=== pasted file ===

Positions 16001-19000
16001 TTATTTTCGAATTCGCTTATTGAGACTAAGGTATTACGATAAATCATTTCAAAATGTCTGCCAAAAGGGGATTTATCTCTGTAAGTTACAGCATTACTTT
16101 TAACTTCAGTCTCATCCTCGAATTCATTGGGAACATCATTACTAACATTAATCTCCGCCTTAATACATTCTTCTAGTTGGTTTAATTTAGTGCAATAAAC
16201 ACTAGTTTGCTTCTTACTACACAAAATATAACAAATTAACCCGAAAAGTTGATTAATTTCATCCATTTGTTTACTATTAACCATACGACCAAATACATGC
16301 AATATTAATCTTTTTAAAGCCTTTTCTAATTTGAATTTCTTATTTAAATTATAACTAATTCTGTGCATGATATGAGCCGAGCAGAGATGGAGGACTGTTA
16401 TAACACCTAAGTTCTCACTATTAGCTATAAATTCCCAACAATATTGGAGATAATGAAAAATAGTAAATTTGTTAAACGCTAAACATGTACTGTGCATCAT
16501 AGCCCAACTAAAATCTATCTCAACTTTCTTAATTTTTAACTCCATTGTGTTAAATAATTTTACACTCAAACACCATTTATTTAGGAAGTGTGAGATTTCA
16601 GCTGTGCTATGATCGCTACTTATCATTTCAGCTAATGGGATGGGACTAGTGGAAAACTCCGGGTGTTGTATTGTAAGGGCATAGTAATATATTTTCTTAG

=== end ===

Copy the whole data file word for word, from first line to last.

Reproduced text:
Positions 16001-19000
16001 TTATTTTCGAATTCGCTTATTGAGACTAAGGTATTACGATAAATCATTTCAAAATGTCTGCCAAAAGGGGATTTATCTCTGTAAGTTACAGCATTACTTT
16101 TAACTTCAGTCTCATCCTCGAATTCATTGGGAACATCATTACTAACATTAATCTCCGCCTTAATACATTCTTCTAGTTGGTTTAATTTAGTGCAATAAAC
16201 ACTAGTTTGCTTCTTACTACACAAAATATAACAAATTAACCCGAAAAGTTGATTAATTTCATCCATTTGTTTACTATTAACCATACGACCAAATACATGC
16301 AATATTAATCTTTTTAAAGCCTTTTCTAATTTGAATTTCTTATTTAAATTATAACTAATTCTGTGCATGATATGAGCCGAGCAGAGATGGAGGACTGTTA
16401 TAACACCTAAGTTCTCACTATTAGCTATAAATTCCCAACAATATTGGAGATAATGAAAAATAGTAAATTTGTTAAACGCTAAACATGTACTGTGCATCAT
16501 AGCCCAACTAAAATCTATCTCAACTTTCTTAATTTTTAACTCCATTGTGTTAAATAATTTTACACTCAAACACCATTTATTTAGGAAGTGTGAGATTTCA
16601 GCTGTGCTATGATCGCTACTTATCATTTCAGCTAATGGGATGGGACTAGTGGAAAACTCCGGGTGTTGTATTGTAAGGGCATAGTAATATATTTTCTTAG